However, Qatar’s top-line growth is a function of organic growth in CPB, which requires the capture of key episodic transactions as a result of strong relationships with key clients.
Personal/ Professional Background
Where were you born?
I am Iraqi/German, born in Germany.
What did you study that helped you prepare for a career in banking and were there any subjects you realized subsequently would have helped you?
I hold a Bachelor of Arts from University of Richmond in the U.S. and started my career in financial services shortly thereafter. I also completed multiple professional training certifications over the years. More recently, the various coaching and leadership courses I attended have sharpened management skills and as Co-Chair of the Citi Women’s Network in the UAE, the knowledge I gained from those courses has been relevant to pursuing my goals of helping to promote the development of women and inspire our diversity agenda.
What other roles and countries have you worked in at Citi?
I’ve been with Citi in a variety of roles since 2000. Prior to my appointment as CEO for Citibank Qatar in November 2013, I was -- and still am -- a Citi Private Bank Executive leading the Gulf, Egypt & Levant Private bank business in addition to leading the Family Office that serves Citi’s largest Middle East shareholders since April 2009. Before that, I was a Senior Private Banker, Investment manager and Team Head in London focusing on the Middle East region. As a Private banker, I was an eight-time Hall of Fame member of the Citi Private Bank (CPB) Chairman’s Council.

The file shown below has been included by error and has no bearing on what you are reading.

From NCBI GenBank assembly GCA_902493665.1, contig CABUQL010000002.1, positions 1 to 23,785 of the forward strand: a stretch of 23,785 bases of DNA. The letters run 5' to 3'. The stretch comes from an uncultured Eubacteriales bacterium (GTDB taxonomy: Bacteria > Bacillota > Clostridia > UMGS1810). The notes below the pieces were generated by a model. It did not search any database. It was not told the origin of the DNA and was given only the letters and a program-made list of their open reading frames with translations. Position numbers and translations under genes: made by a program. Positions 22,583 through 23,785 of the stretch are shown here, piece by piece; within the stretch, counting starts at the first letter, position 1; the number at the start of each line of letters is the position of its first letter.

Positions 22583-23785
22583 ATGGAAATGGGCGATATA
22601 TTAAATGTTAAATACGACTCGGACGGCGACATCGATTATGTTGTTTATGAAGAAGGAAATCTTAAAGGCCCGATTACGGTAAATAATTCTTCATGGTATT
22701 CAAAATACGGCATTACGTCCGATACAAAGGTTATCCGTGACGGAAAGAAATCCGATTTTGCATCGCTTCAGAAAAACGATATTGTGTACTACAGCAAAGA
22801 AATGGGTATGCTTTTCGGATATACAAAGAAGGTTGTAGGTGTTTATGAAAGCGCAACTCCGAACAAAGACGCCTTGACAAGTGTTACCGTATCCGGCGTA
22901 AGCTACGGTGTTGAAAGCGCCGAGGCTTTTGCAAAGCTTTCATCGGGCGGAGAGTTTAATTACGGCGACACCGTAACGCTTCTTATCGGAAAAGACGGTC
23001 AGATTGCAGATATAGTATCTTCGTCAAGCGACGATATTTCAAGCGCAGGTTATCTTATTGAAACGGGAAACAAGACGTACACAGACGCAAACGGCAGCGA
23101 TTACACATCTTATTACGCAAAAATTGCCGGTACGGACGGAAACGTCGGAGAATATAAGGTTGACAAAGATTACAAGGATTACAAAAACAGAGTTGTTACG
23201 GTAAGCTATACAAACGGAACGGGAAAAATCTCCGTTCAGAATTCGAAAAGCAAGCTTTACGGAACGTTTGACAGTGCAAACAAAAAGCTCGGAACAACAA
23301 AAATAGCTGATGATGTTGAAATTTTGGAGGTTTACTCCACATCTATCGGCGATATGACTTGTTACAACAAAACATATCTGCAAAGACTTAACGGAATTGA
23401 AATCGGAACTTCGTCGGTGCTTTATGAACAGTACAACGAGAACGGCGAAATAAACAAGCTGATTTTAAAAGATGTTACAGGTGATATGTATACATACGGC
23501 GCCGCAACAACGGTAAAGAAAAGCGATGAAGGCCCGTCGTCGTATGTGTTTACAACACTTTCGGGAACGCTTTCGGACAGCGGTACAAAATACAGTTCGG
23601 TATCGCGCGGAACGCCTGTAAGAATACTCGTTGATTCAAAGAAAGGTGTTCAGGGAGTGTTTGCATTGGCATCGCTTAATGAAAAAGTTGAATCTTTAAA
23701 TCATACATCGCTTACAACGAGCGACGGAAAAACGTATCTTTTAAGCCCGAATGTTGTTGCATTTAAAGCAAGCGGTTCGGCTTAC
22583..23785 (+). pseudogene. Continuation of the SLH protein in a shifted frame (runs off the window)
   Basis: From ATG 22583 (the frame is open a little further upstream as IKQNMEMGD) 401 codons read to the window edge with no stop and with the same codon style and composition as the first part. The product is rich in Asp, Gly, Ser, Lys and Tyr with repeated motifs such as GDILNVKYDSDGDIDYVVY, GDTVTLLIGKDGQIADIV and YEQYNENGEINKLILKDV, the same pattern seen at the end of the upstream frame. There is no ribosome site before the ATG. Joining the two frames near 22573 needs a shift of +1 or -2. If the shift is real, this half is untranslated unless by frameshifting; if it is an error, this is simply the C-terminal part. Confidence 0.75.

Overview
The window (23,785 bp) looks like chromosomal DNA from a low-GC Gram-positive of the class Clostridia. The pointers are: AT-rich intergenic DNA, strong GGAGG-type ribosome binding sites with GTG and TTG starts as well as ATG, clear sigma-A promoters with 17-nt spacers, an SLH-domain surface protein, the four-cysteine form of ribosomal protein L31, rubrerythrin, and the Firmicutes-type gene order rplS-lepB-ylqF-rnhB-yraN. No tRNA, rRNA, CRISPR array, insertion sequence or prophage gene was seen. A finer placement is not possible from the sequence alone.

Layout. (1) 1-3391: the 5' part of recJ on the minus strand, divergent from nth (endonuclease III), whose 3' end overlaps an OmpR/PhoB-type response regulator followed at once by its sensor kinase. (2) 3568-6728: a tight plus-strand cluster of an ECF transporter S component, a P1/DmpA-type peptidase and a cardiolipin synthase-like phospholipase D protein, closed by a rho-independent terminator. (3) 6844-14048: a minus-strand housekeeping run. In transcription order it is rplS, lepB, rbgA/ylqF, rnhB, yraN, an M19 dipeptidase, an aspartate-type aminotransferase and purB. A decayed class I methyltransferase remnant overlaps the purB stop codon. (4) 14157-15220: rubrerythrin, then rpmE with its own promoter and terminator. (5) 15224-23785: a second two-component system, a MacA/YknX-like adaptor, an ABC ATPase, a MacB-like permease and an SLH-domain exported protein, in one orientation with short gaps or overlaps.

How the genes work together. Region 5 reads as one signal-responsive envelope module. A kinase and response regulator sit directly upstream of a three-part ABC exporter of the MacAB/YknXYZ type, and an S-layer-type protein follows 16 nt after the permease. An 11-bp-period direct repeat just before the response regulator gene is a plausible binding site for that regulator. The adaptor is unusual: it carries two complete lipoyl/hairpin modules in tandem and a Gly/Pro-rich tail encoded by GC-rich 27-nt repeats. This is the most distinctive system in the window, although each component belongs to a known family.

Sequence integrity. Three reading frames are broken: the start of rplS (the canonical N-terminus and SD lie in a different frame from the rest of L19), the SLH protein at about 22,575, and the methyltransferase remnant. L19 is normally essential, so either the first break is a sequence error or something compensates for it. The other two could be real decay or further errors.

Did you choose any of those roles thinking they would prepare you for a role as CCO?
When working in a multinational institution that offers a robust leadership developmental program, it’s always possible to move into new roles with appropriate experience and further exposure. Having said that, my aim has always been to fulfill my current role by capitalizing on my investment background, working partnerships, team management and by providing an executive leadership role model to my colleagues.
Role and Responsibilities
How do you maintain work-life balance? What are some activities you do in your free time?
Work-life balance is always a challenge for someone like me who has competing work and life commitments. However, I always remind myself that work is just one part of life and that every person needs to take a break occasionally while carving out spare time for family and social life. Also, as a leader, I believe in setting an example for my team on that dimension, as they also need to balance work and their personal lives.
Talking about my spare time, family engagement has always been a primary focus, mixed with adventure travel to different destinations. Neither ravel nor family, however, has ever tempted me to drop reading as a fulfilling hobby that I started from a very young age.
Being fluent in different languages (English, German, Arabic, French and Spanish) is another asset I inherited from my diverse background both at home and in school. Nevertheless, being openly exposed to different societies, I believe in being an efficient member within the variety of different communities I occupy, whether that means staying an active member of the Women’s Network on the one hand or fighting to help the people in need on the other.